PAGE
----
The rule of law ‘in more trouble than democracy’


Almost no one thought that an underdog political reformer could defeat Guatemala’s corrupt political machine, but Bernardo Arévalo did just that, say analysts Will Freeman and Lucas Perelló. Now comes the hard part – they write for the Journal of Democracy.

Restoring rule of law will not come easily, judging by today’s news that Guatemalan prosecutors have arrested the former representative of a U.N.-backed anti-corruption commission that was expelled from the country, AP reports:

The arrest of Claudia González is the latest chapter in the government’s systematic pursuit of those who worked with the U.N. anti-corruption mission, best known by its Spanish initials CICIG.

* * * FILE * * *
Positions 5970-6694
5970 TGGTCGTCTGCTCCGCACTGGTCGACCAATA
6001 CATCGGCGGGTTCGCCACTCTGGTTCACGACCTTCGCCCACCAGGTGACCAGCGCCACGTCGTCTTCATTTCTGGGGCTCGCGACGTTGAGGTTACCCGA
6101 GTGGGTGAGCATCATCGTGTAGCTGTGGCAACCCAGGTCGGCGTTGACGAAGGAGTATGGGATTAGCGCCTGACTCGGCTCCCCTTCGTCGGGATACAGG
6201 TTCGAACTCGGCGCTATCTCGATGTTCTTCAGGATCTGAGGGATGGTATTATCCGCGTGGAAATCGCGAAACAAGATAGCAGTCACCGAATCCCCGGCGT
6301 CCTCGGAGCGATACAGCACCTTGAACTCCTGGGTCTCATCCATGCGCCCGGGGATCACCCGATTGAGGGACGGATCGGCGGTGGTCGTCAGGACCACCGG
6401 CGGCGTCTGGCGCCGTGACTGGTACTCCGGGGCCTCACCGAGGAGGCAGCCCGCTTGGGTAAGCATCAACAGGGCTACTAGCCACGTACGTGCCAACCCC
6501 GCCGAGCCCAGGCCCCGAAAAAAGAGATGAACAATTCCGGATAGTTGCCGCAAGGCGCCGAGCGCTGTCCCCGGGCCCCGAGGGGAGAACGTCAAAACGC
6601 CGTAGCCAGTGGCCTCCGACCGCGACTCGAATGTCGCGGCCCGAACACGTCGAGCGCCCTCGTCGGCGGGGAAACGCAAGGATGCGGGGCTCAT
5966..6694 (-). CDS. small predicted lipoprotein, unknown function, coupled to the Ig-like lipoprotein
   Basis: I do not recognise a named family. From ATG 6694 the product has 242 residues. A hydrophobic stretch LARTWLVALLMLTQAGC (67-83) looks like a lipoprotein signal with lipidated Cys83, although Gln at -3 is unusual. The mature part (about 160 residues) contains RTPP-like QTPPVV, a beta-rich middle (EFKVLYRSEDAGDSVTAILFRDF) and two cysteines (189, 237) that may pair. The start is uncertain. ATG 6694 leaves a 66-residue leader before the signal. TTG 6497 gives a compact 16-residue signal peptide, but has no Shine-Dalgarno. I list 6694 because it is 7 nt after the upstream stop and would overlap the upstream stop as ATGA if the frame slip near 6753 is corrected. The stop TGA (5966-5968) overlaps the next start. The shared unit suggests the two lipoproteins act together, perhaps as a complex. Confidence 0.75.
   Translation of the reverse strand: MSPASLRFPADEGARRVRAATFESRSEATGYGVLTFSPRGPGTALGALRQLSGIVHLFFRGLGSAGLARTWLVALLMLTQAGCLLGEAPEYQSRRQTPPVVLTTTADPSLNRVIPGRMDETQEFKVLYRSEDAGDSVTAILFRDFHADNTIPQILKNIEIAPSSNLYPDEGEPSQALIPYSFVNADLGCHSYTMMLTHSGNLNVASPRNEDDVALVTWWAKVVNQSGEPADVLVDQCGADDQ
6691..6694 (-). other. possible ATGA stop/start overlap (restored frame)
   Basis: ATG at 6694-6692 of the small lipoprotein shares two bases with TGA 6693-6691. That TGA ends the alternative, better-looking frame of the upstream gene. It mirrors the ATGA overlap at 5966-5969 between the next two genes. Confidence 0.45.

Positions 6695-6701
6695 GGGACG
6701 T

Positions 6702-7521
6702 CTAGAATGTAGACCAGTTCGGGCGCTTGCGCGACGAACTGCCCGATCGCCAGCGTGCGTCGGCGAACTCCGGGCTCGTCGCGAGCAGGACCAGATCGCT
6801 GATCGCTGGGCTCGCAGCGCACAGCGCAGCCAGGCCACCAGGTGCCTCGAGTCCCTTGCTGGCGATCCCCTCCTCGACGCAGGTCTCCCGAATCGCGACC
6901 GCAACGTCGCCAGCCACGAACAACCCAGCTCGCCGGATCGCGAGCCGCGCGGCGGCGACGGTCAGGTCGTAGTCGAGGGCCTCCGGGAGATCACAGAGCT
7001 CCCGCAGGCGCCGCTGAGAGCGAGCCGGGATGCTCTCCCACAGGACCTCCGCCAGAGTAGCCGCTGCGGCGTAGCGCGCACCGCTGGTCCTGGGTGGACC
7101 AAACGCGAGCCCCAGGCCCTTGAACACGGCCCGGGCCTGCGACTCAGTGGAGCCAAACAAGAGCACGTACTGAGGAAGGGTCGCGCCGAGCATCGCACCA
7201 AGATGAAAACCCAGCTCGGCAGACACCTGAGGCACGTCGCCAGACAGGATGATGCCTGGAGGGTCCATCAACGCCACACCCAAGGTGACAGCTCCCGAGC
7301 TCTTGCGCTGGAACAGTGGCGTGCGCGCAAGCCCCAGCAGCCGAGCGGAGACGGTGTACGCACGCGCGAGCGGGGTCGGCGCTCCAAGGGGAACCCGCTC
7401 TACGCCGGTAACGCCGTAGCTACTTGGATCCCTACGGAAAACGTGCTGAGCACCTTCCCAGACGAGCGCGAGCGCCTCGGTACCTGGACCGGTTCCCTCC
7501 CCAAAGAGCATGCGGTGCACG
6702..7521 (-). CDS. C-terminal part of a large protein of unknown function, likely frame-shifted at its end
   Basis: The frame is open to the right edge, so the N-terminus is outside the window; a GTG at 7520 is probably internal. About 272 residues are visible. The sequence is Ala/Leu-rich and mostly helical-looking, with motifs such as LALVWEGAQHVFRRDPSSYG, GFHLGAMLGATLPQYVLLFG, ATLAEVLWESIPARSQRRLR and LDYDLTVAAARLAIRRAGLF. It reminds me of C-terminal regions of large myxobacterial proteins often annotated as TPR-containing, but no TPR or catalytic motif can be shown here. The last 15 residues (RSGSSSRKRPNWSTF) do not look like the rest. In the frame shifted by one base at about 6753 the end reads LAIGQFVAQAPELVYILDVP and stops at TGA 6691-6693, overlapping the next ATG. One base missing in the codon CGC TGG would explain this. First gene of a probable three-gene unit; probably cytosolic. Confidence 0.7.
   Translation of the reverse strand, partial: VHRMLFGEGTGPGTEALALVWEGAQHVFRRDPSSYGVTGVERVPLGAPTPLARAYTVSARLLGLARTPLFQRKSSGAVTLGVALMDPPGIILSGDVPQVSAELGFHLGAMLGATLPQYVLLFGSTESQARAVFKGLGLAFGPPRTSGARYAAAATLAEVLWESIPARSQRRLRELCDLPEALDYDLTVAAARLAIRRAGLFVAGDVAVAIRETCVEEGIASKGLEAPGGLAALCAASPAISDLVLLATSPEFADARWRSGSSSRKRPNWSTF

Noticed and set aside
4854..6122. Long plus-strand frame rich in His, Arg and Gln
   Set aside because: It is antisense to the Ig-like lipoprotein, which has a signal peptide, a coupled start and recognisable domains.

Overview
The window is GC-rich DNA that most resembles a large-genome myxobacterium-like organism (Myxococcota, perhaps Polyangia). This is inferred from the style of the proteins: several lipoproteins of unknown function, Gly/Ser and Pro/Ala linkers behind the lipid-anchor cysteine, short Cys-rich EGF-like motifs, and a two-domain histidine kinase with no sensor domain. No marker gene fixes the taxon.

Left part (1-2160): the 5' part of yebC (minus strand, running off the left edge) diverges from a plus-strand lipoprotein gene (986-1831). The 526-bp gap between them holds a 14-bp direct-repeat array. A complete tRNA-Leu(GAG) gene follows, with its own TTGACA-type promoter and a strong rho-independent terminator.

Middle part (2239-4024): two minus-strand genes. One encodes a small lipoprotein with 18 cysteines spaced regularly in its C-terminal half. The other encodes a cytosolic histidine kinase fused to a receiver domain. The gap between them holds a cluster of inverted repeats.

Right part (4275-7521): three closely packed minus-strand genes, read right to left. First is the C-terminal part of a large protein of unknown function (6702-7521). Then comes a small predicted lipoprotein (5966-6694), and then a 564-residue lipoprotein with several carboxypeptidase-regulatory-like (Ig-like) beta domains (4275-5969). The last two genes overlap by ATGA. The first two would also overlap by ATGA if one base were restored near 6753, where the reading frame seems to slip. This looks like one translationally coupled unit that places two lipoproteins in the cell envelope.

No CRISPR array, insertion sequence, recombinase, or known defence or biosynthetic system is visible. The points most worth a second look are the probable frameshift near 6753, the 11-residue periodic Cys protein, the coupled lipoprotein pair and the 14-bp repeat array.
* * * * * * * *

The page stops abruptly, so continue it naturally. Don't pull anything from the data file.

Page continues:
A founding cry of modernity — liberté, égalité, fraternité — made no mention of sécurité or l’ordre, without which nothing else is possible. This intellectual blind spot for the rule of law is excusable. ..But the west was law-governed before it was democratic, The FT’s Janen Ganesh writes:

And if the rule of law was earlier to arrive, it is also shaping up to be the first to go. It is hard to imagine a western nation ceasing outright to be democratic any time soon, if we understand this to mean that it would no longer have fair elections whose results are enforced. Chaos, though? Entropy? Those are easier destinies to picture, at times by just looking around.

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